Even so, doctors in Southeast Asia have struggled to convince policymakers to promote nationwide precision medicine programs. Budgetary constraints are a concern. Vorasuk rattled off a list of expenses besides the declining cost of reading genomes, including database construction, software and computer scientists to analyze the data and genetic experts to interpret the results.
Universiti Sains Malaysia's Zilfalil -- who leads the country's participation in the Human Variome Project, a global drive to catalog genetic variations -- admitted the infrastructure requires "lots of money."
"I think somehow the government does not see it as a priority," he said, noting academic institutes conduct most of the nation's genetic research. Zilfalil thinks a big push from the Ministry of Health is necessary to "help the country to jump forward into precision medicine."
Rahman agreed that the ministry and its 146 hospitals could play key roles. The ministry "would formulate policies in terms of approving [free] genetic testing for certain diseases." At least, he said, precision medicine is included in the ministry's strategic planning.
"I believe the buy-in is there," Rahman said.
But COVID-19 has only made it harder to obtain public funding. Malaysia's economy contracted over 17% in the April-June quarter, and the government has pledged tens of billions of dollars to cushion the impact.
"If you start by saying that I want 100 million ringgit ($24 million) to start this project, I believe we will fail," Rahman said. He thinks a better approach is to focus on how precision medicine can improve public wellness, longevity and productivity, all of which can be converted into economic gains and government savings.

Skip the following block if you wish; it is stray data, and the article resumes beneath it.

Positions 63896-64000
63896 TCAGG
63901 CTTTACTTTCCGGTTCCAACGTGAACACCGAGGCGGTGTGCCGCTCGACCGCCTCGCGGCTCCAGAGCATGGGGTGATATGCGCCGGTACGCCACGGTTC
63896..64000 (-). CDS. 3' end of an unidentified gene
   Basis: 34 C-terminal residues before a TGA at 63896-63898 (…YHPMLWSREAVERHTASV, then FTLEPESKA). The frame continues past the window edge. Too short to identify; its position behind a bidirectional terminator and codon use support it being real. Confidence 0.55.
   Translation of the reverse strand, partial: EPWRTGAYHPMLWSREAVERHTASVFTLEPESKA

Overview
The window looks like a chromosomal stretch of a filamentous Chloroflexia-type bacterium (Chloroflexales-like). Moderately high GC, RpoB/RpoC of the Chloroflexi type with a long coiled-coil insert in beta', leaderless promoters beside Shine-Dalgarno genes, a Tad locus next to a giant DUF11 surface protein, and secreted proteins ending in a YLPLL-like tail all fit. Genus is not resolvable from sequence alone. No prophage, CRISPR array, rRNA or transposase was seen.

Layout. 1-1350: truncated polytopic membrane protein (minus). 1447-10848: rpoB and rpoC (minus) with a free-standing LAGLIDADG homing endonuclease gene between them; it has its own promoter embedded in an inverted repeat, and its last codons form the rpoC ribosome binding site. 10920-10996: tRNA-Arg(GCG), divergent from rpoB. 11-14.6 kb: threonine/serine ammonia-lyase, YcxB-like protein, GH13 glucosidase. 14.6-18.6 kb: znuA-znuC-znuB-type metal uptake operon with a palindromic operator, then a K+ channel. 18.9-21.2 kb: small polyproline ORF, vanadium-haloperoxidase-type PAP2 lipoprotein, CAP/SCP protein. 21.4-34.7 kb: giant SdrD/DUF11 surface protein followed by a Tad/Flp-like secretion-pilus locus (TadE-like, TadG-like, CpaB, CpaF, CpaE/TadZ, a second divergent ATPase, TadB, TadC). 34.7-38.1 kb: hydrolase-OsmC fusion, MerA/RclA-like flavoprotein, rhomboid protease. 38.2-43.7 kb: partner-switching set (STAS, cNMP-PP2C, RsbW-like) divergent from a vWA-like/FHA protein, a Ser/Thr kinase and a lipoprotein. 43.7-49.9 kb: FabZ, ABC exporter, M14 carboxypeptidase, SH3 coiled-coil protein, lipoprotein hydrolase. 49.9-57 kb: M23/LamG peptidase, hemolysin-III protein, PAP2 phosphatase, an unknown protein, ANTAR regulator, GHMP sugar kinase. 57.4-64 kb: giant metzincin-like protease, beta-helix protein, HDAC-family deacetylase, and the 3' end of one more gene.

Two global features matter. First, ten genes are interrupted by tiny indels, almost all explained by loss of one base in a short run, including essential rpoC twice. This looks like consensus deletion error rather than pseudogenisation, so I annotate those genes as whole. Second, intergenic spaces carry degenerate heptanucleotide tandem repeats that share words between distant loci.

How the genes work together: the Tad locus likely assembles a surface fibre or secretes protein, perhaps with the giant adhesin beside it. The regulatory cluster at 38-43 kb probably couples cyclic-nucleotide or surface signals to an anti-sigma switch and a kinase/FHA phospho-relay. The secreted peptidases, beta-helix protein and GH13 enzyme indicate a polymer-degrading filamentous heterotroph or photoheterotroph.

This could "justify easily the return on investment," he said.
Thailand, where the economy contracted 12.2% in the April-June period, has slashed next year's allocation for the Genomics Thailand Initiative, according to the health ministry's Surakameth. But the total five-year budget remains $150 million and "we can keep requesting the budget until the plan is finished," he said.
The ministry aims to extend Thai life expectancy from 75 to 85 years by 2040, and many of the deadliest diseases -- cancers, tuberculosis -- are "easier to control with genetic testing," Surakameth said. "So that is how we establish the system."
Another challenge will be developing a clinical workflow to deliver precision care, according to Saumya at SingHealth Duke-NUS Genomics Medicine Center.
The basic idea is that patients would, after giving informed consent, provide DNA samples for testing and analysis. The results would then be interpreted by doctors, who would provide the appropriate advice and treatments.